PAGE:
Interview: Madu Ratnayake
How can Sri Lanka best continue to position itself as a knowledge services centre amid increasing competition in the region?
MADU RATNAYAKE: Sri Lanka is uniquely positioned to market itself as a centre of knowledge services in the region. We have the perfect mix of a high-quality, innovative talent pool with extremely competitive pricing that is attractive to businesses. A large portion of the graduates receive an international education on par with global standards due to education partnerships established with universities from the UK, US and Australia. This talent base with sophisticated technical skills has been the backbone of Sri Lanka’s competitive advantage as a destination and a regional innovator.
Sri Lanka also has very high-quality infrastructure – be it roads, telecommunications or electricity – compared to other countries in the region. The unique lifestyle in the Colombo business district offers a great platform to attract and retain expats, and provides a sophisticated atmosphere for business entertainment. The neutral position and strong economic ties with countries in the region and further afield makes Sri Lanka an ideal place from which businesses can launch in the region. According to A T Kearney’s “Country Competitiveness” report, Sri Lanka is amongst the safest, lowest-risk emerging markets, both in terms of personal safety and business security. Furthermore, the Sri Lankan government has identified the IT and knowledge services industry as a growth sector for the economy, allowing companies preferential incentives.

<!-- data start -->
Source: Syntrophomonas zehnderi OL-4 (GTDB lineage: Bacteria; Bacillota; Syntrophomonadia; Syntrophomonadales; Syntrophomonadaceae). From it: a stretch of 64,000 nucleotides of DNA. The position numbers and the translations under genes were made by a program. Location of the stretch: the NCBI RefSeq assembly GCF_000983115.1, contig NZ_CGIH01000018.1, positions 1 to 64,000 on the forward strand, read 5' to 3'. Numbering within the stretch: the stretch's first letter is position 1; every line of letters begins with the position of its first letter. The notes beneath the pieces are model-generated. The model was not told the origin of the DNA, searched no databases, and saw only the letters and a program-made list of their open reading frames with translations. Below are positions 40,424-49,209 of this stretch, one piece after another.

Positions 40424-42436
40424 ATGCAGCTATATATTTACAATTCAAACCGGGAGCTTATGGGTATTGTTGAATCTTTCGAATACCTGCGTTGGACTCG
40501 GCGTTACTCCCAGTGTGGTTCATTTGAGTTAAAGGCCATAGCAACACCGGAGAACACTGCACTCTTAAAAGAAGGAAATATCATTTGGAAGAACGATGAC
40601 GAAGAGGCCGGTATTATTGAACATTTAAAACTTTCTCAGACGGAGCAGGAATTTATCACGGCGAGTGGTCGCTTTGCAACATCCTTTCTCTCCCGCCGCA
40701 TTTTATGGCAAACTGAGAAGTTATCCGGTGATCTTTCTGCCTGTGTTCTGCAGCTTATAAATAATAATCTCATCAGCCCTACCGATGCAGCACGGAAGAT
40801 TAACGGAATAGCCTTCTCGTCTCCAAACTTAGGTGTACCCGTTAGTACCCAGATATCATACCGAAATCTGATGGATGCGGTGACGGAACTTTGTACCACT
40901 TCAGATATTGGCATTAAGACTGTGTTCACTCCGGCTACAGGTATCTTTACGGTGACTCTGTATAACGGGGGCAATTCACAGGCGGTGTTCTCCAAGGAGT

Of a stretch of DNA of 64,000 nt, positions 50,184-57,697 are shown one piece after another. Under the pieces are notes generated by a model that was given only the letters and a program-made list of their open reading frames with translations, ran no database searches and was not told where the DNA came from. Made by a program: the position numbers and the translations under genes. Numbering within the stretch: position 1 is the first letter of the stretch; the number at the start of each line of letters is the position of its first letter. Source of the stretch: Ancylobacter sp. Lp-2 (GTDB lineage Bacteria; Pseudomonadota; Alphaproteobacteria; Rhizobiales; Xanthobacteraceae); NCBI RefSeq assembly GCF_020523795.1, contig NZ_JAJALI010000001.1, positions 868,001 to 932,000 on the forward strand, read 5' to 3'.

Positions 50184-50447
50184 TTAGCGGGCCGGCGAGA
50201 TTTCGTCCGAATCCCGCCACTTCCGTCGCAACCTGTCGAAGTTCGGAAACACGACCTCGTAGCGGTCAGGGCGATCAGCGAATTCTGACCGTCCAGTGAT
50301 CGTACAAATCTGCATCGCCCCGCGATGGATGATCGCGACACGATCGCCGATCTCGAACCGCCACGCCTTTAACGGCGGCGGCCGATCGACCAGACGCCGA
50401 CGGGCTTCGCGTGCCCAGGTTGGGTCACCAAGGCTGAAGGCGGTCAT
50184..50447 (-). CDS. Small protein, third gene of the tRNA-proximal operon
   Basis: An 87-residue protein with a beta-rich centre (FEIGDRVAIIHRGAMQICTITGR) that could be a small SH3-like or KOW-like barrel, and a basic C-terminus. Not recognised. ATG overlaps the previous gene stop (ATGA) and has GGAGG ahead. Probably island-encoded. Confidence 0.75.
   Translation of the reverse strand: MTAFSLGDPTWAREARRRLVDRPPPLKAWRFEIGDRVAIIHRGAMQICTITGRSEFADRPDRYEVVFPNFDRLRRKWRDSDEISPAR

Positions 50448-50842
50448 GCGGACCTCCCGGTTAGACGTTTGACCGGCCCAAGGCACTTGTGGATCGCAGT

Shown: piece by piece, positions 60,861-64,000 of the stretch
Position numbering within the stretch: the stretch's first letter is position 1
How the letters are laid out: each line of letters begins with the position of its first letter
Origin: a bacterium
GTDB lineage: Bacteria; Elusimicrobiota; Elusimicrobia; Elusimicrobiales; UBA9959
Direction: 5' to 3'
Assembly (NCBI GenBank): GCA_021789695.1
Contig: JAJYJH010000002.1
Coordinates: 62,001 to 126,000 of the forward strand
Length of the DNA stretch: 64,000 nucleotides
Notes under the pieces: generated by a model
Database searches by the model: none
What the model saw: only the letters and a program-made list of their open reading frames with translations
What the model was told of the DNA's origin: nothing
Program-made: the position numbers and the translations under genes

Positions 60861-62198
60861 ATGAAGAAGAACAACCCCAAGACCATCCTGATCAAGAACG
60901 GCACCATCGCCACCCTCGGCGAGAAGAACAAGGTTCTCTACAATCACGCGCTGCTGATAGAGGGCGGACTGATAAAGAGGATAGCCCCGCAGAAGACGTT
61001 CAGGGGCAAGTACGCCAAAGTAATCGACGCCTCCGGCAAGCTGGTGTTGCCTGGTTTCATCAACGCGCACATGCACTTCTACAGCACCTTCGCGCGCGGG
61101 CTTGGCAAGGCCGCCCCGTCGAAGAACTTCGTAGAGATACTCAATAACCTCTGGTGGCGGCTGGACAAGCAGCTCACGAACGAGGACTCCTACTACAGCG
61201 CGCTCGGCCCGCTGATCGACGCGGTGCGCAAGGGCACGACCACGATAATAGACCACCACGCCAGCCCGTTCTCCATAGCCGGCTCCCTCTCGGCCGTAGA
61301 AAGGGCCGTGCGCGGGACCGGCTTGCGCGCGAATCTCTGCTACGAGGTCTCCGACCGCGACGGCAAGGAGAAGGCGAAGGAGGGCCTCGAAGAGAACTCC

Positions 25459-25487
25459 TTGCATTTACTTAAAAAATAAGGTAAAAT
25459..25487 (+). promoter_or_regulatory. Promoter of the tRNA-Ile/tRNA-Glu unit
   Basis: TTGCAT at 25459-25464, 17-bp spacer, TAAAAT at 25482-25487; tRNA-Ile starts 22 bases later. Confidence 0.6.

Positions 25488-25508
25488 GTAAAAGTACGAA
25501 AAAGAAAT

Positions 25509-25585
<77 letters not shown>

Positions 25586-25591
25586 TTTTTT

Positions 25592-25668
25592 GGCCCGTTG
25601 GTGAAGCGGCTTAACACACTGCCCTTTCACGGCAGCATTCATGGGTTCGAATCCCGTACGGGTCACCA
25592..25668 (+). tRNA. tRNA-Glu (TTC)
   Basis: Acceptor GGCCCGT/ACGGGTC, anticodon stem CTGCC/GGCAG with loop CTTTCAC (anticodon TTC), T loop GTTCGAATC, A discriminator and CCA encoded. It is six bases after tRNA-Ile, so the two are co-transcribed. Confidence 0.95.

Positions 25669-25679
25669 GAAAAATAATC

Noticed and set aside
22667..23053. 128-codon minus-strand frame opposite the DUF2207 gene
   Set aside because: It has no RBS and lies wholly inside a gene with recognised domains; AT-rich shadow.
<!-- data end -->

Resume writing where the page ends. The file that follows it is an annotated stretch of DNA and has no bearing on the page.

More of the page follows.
What have been the overall challenges in rolling out IT systems to the public sector?
RATNAYAKE: Successive governments have had a strong focus on digitally transforming the public sector. Under the new prime minister’s digital initiatives, a major multi-pronged strategy has been laid out to transform the public sector with technology. Major focus areas include nationwide IT literacy improvement, automation of key agencies, empowerment of digital commerce, cyber law enhancement and enforcement, and connectivity for all citizens through a fibre-optic backbone and Google’s Project Loon initiatives. The national focus on all things digital creates significant opportunities for private sector participation, and government spending on technology is expected to uplift the local IT industry further.
In what ways can the private sector work with the government on digital empowerment?
RATNAYAKE: Sri Lanka is relatively small, so there is a very strong relationship between the government and industry. This has helped in setting up the collective vision and direction for digital empowerment in the country and has, in turn, resulted in many public-private partnerships to handle the larger infrastructure projects that were initiated by the digital vision. In many countries, government IT spending has led to the expansion of the sector, and we are seeing the same developments in Sri Lanka currently.
How much has Sri Lanka evolved to meet new challenges in recent years?
RATNAYAKE: There has been a strong collaboration between academia and industry to drive the quality and quantity of the talent pool. In the last five years there has been more than 100% growth in the output of talent. Liberalising education policy to encourage global universities to collaborate with local partners has been a key factor that has driven this significant increase in the country’s talent pool.
Sri Lanka has also seen an evolution of the start-up ecosystem over the last five years. With high-quality connectivity, increasing mobile coverage and a strong focus by industry associates to drive start-ups, a new breed of e-commerce enterprises has started to emerge. As the region gets more connected, companies in this sector are poised to expand their footprint.
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